Interview with the adventurer and motivational keynote speaker Rob Lilwall.
In November 2016, London Speaker Bureau hosted our annual 2 day seminar in Kuala Lumpur, Malaysia. Bringing together teams from over 33 locations worldwide.
Speakers to attend the event were: Fredrik Haren, a Global Culture Specialist ; Dr Supachai Panitchpakdi, Former Secretary-General of UNCTAD and Former DPM of Thailand ; Ayesha Khanna, Smart Cities and Education Strategy Expert ; Idris Jala, CEO of PEMANDU, Red Hong Yi, Malaysian Artist-Architect and Rob Lilwall, the Nat Geo Adventurer.
Rob undertook the difficult task of engaging the eclectic group of LSB staff from a vast range of backgrounds, ages and cultures, and managed to grasp everyone’s attention. After his speech, we asked Rob some questions to learn more about him and his incredible story.
What is your favourite subject to speak about and why?
My favourite and longest expedition, which is also my most popular talk is titled Cycling Home From Siberia. This journey started in a very remote part of northeast Russia, with the ultimate goal of riding home to London via a 35000 miles route on my bicycle. Over the next three years of pedaling I was out of my depth for much of the time, and had a lot of crazy adventures. I survived camping at minus 40 in Siberia, hitch-hiked from Asia to Australia on yachts and cargo ships, got lost in the jungles of Papua New Guinea, and rode over the passes of Northern Afghanistan. When I finished the journey, a publisher asked me to write a book, National Geographic made my first TV series, and this was also when I launched into my career as a professional speaker.
What is your speaking style?
When I speak, I take the audience on the journey with me. I use photos and video clips to bring to life the fear, excitement and humour of the adventure. I love storytelling, and I think stories are a powerful way to communicate to our hearts and emotions (which is where the power for changed behaviour often comes from), as well as our minds. I point out (and in fact you can tell just by looking at me) that I am no superman: I am not particularly strong, or brave or anything heroic like that. So I explain honestly how, despite my weaknesses, I have been able to get through all sorts of tough challenges on my expeditions by practising good attitudes and habits.
What did you learn from the adventures that you share with your audience?
The Attitudes of Adventure which have helped me include:
- Embracing change and seeing stressful situations as a challenge not a threat
- Being clear about my goals (long, medium and short term)
- Practising good self-care (which is key for growing resilience)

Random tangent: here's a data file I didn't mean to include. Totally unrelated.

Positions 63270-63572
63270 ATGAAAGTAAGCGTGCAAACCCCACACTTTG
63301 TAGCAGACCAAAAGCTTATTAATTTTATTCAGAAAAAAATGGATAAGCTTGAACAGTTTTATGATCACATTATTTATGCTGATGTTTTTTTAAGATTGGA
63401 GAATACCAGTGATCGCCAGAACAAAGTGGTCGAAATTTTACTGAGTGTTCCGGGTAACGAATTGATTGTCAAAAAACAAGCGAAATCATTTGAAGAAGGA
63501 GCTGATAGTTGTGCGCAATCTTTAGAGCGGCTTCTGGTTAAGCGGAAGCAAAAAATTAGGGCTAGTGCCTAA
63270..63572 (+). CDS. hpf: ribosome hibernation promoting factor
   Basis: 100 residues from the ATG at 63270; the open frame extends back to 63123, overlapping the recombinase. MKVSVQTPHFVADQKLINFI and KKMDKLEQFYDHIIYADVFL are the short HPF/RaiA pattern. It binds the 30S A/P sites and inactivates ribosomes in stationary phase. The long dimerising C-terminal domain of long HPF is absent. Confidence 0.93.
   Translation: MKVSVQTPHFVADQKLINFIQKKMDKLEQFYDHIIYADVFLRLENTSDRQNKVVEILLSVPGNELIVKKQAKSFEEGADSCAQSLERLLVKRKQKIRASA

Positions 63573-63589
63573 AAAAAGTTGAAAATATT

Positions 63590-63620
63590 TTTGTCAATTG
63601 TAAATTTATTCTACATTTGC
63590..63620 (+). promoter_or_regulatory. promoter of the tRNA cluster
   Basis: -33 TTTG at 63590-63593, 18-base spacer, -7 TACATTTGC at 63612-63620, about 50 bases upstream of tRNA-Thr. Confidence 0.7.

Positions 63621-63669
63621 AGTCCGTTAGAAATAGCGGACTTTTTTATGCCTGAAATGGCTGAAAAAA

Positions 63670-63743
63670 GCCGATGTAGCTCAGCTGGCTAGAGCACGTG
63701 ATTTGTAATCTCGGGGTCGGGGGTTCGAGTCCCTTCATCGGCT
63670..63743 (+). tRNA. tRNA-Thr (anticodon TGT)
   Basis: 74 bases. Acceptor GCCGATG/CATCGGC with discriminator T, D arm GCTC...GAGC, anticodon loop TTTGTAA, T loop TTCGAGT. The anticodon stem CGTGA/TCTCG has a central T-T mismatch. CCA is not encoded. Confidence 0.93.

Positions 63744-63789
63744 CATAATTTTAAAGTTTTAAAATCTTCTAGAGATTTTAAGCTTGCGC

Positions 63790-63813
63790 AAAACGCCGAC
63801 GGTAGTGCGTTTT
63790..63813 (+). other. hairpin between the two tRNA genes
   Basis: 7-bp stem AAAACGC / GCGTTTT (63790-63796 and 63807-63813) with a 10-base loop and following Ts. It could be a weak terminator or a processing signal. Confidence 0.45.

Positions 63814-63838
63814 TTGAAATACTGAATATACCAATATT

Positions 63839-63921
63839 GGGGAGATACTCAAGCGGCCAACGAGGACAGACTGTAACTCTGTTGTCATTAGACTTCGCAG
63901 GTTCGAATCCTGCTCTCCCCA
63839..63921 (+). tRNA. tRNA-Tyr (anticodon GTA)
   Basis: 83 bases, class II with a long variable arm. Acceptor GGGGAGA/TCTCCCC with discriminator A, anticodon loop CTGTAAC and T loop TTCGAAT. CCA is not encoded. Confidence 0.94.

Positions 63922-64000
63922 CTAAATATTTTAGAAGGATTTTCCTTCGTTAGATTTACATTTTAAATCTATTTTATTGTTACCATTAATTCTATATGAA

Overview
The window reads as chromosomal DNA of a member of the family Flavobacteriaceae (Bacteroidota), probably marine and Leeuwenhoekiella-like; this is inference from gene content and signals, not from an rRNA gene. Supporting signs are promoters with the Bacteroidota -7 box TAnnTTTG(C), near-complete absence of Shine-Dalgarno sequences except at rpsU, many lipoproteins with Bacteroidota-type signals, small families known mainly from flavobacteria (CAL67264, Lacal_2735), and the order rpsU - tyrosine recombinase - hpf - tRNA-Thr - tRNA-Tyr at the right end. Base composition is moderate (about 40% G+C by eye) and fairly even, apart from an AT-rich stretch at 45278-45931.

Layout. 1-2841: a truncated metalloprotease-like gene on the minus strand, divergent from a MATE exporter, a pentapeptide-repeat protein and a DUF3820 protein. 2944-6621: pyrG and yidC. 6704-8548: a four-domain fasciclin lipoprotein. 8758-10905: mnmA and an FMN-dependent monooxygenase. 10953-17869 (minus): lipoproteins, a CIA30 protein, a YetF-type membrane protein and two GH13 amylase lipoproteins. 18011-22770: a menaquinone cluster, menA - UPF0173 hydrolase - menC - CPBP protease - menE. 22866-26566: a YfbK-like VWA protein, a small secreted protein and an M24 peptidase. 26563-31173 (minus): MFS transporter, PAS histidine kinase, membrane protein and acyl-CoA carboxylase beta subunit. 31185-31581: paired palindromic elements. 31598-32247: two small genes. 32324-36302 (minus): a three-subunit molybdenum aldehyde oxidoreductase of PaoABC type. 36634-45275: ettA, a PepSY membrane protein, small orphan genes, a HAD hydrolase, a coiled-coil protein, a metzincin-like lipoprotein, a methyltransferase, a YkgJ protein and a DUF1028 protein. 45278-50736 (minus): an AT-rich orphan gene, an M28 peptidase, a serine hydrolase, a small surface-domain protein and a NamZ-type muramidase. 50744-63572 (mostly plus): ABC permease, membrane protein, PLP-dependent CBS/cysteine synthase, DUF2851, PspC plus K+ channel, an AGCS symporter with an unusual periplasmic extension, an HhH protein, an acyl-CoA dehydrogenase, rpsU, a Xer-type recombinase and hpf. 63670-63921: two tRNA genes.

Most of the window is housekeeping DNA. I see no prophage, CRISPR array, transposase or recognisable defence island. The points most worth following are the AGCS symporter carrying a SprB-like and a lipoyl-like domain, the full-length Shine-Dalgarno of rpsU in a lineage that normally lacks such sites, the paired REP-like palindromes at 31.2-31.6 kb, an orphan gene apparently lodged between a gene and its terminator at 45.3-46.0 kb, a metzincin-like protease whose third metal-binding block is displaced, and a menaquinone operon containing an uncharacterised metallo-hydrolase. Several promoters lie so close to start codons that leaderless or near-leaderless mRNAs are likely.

- Collaborating well and seeking good advice from people I encountered on the way
- Being a problem solver
- Taking positive, calculated risks
- Practising small acts of discipline
I find that all of these attitudes and habits are also extremely helpful for my productivity and success in day-to-day life outside of expeditions, for example, when I am writing a book, or developing a business project. So in my talk, I weave in reflections about how to apply them, depending on the clients’ desired outcomes for their conference.
In addition, these attitudes of adventure are particularly relevant to the topic of unpredictable change. The world is changing so rapidly – economically, technologically, politically, and in terms of consumer behavior. And of course these changes affect what challenges we face at work, and it’s thus vital to be continually developing the right attitudes and habits to help us flourish in such a world.
What was your latest expedition?
Fast-forwarding to the present, my most recent expedition was a solo walk across China’s fearsome Taklamakan desert, pulling a homemade beach cart behind me. Taklamakan is sometimes translated “he who goes in, won’t come out”, and indeed, as I found myself surrounded by hundreds of kilometers of emptiness and sand dunes I was often terrified and stretched to my limits. I am currently writing a book about it, and as I write, I keep shaking my head, and thinking to myself “I can’t believe I actually did this thing, it was completely mad!” I am looking forward to completing the book and film projects about the journey in 2017.
Can you share a few words about London Speaker Bureau?
It has always been a great pleasure working with the London Speaker Bureau. Their staff are dynamic; their clients are impressive, diverse, and always interesting groups to speak to.
More about Rob Lilwall
Rob Lilwall is an ordinary person who, through taking an adventurous attitude to life, has achieved the extraordinary. In the last two decades, he has embarked on expeditions by bicycle and on foot, covering over 80,000 km of the world’s land surface. These have included an unsupported walk across the Gobi Desert in winter; pedalling over the war-torn passes of Afghanistan; and being the ﬁrst person ever to drag a bicycle across the Kokoda Trail in Papua New Guinea.